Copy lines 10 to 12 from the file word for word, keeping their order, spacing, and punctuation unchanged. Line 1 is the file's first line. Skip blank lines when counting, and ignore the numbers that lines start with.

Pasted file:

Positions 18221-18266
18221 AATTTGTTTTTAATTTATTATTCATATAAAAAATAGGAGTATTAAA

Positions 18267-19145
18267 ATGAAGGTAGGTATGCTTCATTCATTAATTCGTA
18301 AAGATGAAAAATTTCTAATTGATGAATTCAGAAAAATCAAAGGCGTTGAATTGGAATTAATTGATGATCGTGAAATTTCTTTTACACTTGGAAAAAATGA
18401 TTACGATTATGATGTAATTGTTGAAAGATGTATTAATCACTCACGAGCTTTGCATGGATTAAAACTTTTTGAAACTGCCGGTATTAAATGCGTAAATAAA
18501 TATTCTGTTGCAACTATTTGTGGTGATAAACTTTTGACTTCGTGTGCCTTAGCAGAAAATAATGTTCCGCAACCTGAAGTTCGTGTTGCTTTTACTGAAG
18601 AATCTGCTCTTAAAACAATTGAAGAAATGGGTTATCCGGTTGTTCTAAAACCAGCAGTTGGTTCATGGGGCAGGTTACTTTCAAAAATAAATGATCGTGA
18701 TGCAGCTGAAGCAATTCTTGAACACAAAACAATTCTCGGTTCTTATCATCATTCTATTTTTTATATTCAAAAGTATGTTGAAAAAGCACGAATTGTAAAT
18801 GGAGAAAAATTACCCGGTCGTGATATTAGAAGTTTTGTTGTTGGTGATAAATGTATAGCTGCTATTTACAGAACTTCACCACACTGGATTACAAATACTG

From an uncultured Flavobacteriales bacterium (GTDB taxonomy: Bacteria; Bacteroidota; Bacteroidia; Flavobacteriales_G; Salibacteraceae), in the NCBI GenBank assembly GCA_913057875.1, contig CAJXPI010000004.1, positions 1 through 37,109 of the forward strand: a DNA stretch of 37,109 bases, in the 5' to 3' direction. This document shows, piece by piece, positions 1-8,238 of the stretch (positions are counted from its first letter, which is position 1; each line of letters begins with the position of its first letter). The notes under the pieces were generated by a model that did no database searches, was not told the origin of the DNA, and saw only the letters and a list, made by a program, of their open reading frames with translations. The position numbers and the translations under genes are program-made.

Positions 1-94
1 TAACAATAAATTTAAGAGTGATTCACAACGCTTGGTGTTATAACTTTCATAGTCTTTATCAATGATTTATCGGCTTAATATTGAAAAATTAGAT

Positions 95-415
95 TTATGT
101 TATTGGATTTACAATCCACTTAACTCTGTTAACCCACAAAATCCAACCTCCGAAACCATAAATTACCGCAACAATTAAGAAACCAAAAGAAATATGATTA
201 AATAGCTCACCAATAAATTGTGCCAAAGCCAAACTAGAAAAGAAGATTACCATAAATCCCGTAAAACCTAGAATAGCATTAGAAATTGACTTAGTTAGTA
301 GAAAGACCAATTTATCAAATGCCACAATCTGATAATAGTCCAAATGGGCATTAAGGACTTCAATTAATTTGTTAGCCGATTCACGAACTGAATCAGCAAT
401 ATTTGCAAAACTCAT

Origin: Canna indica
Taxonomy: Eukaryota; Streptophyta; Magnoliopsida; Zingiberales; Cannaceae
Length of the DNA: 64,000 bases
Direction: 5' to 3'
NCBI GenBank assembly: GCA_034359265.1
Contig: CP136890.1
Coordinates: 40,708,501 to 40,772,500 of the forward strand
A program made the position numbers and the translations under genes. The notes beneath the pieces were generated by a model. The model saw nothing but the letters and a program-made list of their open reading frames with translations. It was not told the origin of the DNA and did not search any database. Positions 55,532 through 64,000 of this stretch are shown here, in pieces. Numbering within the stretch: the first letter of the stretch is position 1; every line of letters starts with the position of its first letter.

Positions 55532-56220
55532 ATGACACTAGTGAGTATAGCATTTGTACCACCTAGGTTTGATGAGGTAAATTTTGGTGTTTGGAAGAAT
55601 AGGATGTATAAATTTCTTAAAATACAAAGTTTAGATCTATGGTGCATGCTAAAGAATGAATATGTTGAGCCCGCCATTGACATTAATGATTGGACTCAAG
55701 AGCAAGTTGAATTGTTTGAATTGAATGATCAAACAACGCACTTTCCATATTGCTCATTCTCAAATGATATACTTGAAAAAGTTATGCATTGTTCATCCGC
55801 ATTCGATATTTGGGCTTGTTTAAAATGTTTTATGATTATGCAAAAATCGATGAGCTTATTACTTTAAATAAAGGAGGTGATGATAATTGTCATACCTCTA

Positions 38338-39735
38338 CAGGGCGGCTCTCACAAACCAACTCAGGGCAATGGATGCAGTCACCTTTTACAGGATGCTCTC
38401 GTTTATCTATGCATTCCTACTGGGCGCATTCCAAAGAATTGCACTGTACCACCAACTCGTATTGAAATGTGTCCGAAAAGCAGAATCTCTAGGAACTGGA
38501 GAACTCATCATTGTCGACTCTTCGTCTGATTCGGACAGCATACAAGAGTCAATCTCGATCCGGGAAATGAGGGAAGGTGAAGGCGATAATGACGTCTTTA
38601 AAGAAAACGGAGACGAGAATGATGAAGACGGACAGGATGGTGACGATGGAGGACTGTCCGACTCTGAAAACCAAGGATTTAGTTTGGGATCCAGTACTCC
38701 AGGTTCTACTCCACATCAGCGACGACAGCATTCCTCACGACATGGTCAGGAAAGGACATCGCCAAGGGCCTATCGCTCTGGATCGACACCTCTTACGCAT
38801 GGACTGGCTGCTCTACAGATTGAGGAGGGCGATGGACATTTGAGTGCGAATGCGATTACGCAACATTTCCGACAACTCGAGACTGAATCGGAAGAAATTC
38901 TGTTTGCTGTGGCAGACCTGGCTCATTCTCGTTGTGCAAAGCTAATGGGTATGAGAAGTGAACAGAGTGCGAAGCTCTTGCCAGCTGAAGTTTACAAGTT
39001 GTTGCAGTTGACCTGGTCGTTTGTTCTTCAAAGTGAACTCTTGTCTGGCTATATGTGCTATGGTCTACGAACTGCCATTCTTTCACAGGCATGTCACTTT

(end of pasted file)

18801 GGAGAAAAATTACCCGGTCGTGATATTAGAAGTTTTGTTGTTGGTGATAAATGTATAGCTGCTATTTACAGAACTTCACCACACTGGATTACAAATACTG

From an uncultured Flavobacteriales bacterium (GTDB taxonomy: Bacteria; Bacteroidota; Bacteroidia; Flavobacteriales_G; Salibacteraceae), in the NCBI GenBank assembly GCA_913057875.1, contig CAJXPI010000004.1, positions 1 through 37,109 of the forward strand: a DNA stretch of 37,109 bases, in the 5' to 3' direction. This document shows, piece by piece, positions 1-8,238 of the stretch (positions are counted from its first letter, which is position 1; each line of letters begins with the position of its first letter). The notes under the pieces were generated by a model that did no database searches, was not told the origin of the DNA, and saw only the letters and a list, made by a program, of their open reading frames with translations. The position numbers and the translations under genes are program-made.

Positions 1-94